Unemployment 'can lead to depression'

Unemployment and money problems are among the main causes of depression, it has been claimed. Andy Bell, Chief Executive of the Centre for Mental Health, said the condition is very common and instances can increase during times of economic uncertainty.

The representative noted depression can be wide-ranging and personal to the individual, adding it can often have its roots in adverse life events.

"It has many causes and it is very common at any time, whatever the economic situation. One of the well-known risk factors for depression is unemployment," he explained.

Mr Bell observed that the condition is particularly prevalent at the moment due to the high numbers of people who are currently out of work.

He added, however, that both the previous government and now the Conservative and Liberal Democrat coalition are committed to increasing the availability of psychological therapies for those with depression.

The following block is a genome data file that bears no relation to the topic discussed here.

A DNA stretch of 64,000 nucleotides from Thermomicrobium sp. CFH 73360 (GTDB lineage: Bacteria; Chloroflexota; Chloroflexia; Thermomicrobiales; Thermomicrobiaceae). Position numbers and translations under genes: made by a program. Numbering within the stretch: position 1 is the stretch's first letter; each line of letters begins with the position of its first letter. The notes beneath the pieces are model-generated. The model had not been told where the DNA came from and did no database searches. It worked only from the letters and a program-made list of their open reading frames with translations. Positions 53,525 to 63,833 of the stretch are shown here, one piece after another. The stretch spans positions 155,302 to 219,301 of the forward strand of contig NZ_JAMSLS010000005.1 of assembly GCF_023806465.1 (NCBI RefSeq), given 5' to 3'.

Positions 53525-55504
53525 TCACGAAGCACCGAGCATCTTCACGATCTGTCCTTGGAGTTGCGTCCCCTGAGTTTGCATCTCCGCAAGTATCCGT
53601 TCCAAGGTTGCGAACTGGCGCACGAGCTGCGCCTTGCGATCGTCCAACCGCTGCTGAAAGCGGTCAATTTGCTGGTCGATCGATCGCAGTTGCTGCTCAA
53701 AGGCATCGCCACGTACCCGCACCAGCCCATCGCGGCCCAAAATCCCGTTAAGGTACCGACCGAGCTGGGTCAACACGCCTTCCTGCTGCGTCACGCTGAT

Professor David Fryer, Chartered Psychologist and Fellow of the British Psychological Society said: "International cross sectional research has convincingly demonstrated that not only are unemployed people more likely to be depressed than otherwise similar employed people but longitudinal research has also persuaded most researchers in the field that unemployment causes depression and other negative psychological consequences."

"However, unemployment is only one of many socio-economic causes of depression and other forms of psychological distress."

"Employment which is insecure or stressful in many other ways, relative poverty and inequality are also psychologically damaging and all, of course, are direct consequences of current government policies."

"As well as reactively taking government money to provide therapies to people whose psychological well-being has been damaged by government policies, psychologists should engage in preventative intervention by proactively lobbying government to abandon policies which clearly cause depression and instead develop socio-economic policies designed to promote public mental health."

One man in the limelight to recently admit his battles with the condition was Ricky Hatton, who noted he has struggled to come to terms with the end of his boxing career.